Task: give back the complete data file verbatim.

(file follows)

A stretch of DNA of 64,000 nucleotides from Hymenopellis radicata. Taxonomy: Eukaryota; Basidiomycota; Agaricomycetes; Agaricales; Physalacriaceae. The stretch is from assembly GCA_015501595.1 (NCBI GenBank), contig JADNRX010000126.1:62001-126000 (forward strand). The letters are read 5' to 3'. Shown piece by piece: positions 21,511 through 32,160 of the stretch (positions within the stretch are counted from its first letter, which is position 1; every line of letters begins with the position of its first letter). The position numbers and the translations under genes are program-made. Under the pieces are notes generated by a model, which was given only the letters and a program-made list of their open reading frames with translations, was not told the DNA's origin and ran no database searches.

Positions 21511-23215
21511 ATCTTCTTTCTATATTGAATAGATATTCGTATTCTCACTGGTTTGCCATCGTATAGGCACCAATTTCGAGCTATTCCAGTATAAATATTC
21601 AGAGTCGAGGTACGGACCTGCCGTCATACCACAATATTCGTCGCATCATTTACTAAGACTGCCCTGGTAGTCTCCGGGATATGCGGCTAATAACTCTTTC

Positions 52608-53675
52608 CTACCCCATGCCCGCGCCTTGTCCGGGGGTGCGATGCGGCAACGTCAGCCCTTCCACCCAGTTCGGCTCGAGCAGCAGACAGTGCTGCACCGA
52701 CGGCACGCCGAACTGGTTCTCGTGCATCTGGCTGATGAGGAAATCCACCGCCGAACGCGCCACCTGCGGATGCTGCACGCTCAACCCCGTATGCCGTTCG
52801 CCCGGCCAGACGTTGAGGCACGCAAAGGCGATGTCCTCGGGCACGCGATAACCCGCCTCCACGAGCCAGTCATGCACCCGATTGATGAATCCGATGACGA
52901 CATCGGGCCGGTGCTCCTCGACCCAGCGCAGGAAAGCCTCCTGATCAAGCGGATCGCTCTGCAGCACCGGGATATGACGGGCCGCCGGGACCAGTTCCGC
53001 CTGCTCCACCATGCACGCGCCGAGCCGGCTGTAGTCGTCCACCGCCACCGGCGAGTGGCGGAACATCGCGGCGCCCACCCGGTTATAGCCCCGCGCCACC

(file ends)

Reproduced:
A stretch of DNA of 64,000 nucleotides from Hymenopellis radicata. Taxonomy: Eukaryota; Basidiomycota; Agaricomycetes; Agaricales; Physalacriaceae. The stretch is from assembly GCA_015501595.1 (NCBI GenBank), contig JADNRX010000126.1:62001-126000 (forward strand). The letters are read 5' to 3'. Shown piece by piece: positions 21,511 through 32,160 of the stretch (positions within the stretch are counted from its first letter, which is position 1; every line of letters begins with the position of its first letter). The position numbers and the translations under genes are program-made. Under the pieces are notes generated by a model, which was given only the letters and a program-made list of their open reading frames with translations, was not told the DNA's origin and ran no database searches.

Positions 21511-23215
21511 ATCTTCTTTCTATATTGAATAGATATTCGTATTCTCACTGGTTTGCCATCGTATAGGCACCAATTTCGAGCTATTCCAGTATAAATATTC
21601 AGAGTCGAGGTACGGACCTGCCGTCATACCACAATATTCGTCGCATCATTTACTAAGACTGCCCTGGTAGTCTCCGGGATATGCGGCTAATAACTCTTTC

Positions 52608-53675
52608 CTACCCCATGCCCGCGCCTTGTCCGGGGGTGCGATGCGGCAACGTCAGCCCTTCCACCCAGTTCGGCTCGAGCAGCAGACAGTGCTGCACCGA
52701 CGGCACGCCGAACTGGTTCTCGTGCATCTGGCTGATGAGGAAATCCACCGCCGAACGCGCCACCTGCGGATGCTGCACGCTCAACCCCGTATGCCGTTCG
52801 CCCGGCCAGACGTTGAGGCACGCAAAGGCGATGTCCTCGGGCACGCGATAACCCGCCTCCACGAGCCAGTCATGCACCCGATTGATGAATCCGATGACGA
52901 CATCGGGCCGGTGCTCCTCGACCCAGCGCAGGAAAGCCTCCTGATCAAGCGGATCGCTCTGCAGCACCGGGATATGACGGGCCGCCGGGACCAGTTCCGC
53001 CTGCTCCACCATGCACGCGCCGAGCCGGCTGTAGTCGTCCACCGCCACCGGCGAGTGGCGGAACATCGCGGCGCCCACCCGGTTATAGCCCCGCGCCACC